On July 1, 1950 Uhlmannsdorf and Niederarnsdorf were incorporated into Ziegelheim on the Saxon side. The Thuringian villages Hinteruhlmannsdorf and Heiersdorf were merged on the same day to form the new community Engertsdorf , the district Hinteruhlmannsdorf has since been given the name Engertsdorf assigned to the community . The new place name was given in honor of the communist resistance fighter Otto Engert , who was executed on January 11, 1945 in Dresden. As a result of the second district reform in the GDR , the communities of Ziegelheim and Gähsnitz came to the former Thuringian district of Altenburg on July 25, 1952 , which was assigned to the Leipzig district , which otherwise consisted of former Saxon areas . Gähsnitz was incorporated into Ziegelheim on January 1, 1957 and Engertsdorf on January 1, 1973. The municipality of Ziegelheim thus also comprised districts that were historically part of Thuringia. Since 1990, Ziegelheim has belonged to the Altenburg district in Thuringia, which was added to the Altenburger Land district in 1994.

With the incorporation of the communities of Ziegelheim and Frohnsdorf into the large community of Nobitz on July 6, 2018, the historical boundaries of the former lordship of Ziegelheim disappeared completely. They are now only recognizable in the fact that the Protestant parishes of Ziegelheim (with Uhlmannsdorf and Niederarnsdorf), Oberwiera (with Gähsnitz) and Niederwiera (with Heiersdorf) belong to the Evangelical Lutheran Church of Saxony , since the area looks like a wedge to the north in the Evangelical Church in central Germany belonging church district Altenburger Land protrudes into it.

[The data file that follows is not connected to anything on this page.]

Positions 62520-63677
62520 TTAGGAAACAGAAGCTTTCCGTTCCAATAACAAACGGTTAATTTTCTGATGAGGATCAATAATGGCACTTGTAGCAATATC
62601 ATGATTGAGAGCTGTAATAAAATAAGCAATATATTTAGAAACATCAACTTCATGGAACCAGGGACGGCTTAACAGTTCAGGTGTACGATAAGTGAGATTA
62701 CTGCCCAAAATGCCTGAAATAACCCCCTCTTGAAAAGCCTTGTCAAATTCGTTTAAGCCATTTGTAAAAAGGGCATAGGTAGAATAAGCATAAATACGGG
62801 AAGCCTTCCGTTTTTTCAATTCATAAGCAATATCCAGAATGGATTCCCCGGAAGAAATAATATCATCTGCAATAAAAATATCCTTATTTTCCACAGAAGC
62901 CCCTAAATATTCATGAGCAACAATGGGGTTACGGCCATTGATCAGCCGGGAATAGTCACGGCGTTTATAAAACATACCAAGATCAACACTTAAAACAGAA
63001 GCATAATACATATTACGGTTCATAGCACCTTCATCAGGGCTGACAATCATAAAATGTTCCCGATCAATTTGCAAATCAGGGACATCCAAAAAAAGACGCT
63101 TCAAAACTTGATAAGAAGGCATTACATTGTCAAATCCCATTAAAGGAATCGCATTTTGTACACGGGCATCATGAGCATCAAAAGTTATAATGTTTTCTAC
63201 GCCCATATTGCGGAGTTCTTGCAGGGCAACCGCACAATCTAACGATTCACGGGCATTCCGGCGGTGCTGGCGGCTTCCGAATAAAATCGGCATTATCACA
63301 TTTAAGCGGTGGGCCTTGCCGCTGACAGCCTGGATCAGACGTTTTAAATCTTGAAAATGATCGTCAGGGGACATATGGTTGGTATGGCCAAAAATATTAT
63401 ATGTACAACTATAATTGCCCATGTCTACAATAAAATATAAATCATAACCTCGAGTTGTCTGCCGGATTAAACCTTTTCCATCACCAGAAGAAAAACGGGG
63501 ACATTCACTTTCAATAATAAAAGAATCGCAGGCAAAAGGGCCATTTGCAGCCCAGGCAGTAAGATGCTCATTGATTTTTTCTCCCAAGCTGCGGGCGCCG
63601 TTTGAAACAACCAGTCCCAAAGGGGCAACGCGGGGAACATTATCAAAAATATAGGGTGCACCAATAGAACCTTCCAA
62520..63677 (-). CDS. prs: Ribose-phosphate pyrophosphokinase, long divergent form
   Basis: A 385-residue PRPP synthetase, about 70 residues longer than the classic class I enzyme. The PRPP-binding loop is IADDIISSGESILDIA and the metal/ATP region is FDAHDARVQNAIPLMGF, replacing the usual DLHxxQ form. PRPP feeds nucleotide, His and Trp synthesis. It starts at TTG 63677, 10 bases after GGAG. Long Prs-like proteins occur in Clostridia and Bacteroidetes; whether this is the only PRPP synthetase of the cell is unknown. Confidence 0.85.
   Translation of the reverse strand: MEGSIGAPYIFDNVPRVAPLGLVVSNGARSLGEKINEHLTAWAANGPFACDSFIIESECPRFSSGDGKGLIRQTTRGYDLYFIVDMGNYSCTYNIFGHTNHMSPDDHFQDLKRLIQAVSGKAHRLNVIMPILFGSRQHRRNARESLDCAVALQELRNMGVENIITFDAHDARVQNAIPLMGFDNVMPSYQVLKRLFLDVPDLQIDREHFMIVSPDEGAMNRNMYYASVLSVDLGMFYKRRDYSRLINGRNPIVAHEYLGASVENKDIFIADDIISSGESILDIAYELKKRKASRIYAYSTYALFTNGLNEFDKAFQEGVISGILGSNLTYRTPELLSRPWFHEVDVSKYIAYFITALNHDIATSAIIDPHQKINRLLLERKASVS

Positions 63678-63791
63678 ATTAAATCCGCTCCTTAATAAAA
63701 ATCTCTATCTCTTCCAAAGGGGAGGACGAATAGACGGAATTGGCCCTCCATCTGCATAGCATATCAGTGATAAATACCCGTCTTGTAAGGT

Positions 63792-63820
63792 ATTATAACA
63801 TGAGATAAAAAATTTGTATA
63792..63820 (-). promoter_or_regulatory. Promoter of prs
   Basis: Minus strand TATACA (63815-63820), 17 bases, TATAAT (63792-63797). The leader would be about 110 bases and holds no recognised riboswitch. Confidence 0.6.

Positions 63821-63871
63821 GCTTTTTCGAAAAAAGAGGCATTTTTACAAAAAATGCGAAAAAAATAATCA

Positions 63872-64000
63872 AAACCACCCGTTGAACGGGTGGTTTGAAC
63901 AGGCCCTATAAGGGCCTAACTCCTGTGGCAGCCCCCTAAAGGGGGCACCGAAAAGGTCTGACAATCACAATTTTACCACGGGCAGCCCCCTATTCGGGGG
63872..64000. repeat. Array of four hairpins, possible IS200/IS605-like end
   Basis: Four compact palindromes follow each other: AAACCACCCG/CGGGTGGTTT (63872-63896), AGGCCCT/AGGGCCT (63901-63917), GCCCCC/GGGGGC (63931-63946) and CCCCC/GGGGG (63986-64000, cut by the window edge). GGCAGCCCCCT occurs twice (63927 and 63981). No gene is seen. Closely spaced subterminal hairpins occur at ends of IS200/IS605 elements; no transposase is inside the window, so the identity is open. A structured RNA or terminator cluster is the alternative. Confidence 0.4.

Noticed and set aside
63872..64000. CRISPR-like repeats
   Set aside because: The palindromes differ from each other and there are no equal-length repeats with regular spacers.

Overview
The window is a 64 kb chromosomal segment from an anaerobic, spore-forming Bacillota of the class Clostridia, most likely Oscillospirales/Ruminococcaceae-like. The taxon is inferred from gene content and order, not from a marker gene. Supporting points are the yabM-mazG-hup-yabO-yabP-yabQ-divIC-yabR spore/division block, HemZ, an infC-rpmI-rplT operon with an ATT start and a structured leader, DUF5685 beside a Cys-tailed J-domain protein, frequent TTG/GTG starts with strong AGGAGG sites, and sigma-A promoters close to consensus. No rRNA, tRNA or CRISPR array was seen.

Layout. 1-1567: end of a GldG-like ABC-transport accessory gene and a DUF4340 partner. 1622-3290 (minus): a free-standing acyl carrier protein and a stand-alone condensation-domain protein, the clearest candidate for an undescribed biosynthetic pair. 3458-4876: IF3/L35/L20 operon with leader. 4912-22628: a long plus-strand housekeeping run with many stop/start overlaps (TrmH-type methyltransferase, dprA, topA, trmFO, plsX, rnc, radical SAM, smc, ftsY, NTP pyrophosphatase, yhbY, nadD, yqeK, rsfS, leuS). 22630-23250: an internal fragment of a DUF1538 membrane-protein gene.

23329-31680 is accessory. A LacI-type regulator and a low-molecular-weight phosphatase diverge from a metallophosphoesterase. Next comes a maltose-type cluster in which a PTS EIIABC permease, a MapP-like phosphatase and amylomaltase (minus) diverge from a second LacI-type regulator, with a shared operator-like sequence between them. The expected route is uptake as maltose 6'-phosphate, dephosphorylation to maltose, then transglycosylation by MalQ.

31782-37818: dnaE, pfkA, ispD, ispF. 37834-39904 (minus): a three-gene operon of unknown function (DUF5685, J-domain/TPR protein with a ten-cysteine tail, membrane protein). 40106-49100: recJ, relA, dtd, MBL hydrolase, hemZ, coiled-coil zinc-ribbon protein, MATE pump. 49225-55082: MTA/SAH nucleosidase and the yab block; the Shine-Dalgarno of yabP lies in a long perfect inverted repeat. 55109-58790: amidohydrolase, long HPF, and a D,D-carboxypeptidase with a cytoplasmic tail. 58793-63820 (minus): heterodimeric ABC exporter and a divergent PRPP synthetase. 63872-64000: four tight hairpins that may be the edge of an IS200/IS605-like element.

Thiergarten was incorporated into Ziegelheim in 1893. This was followed on July 1, 1950 by Niederarnsdorf and Uhlmannsdorf, and on January 1, 1957, by Gähsnitz. The community Engertsdorf, which was formed on July 1, 1950 from the communities Hinteruhlmannsdorf and Heiersdorf, was incorporated into Ziegelheim on January 1, 1973.

On July 6, 2018, Ziegelheim was incorporated into the municipality of Nobitz, whereby the former municipality forms the four Nobitz districts of Ziegelheim (with Uhlmannsdorf and Thiergarten), Niederarnsdorf, Gähsnitz and Engertsdorf (with Heiersdorf).

Population development

Development of the population (as of December 31st) :

  • 1994: 1023
  • 1995: 1029
  • 1996: 1038
  • 1997: 1043
  • 1998: 1025
  • 1999: 1021
  • 2000: 1009
  • 2001: 0988
  • 2002: 0983
  • 2003: 0971
  • 2004: 0967
  • 2005: 0943
  • 2006: 944
  • 2007: 941
  • 2008: 928
  • 2009: 908
  • 2010: 878
  • 2011: 854
  • 2012: 849
  • 2013: 849
  • 2014: 847
  • 2015: 841
  • 2016: 826
Data source: Thuringian State Office for Statistics



The mayor was Hans-Jürgen Kasper from 1994 to 1999. Mario Rohr had been the incumbent since the election on June 13, 1999. He last ran for office on June 5, 2016 on the CDU list and was confirmed in office with a majority of 78.6% without opposing candidates and a turnout of 19.4% (- 0.5% p).

Municipal council

Since the local elections on May 25, 2014 , the local council has been composed as follows:

  • Fire department - 3 seats (43.7%)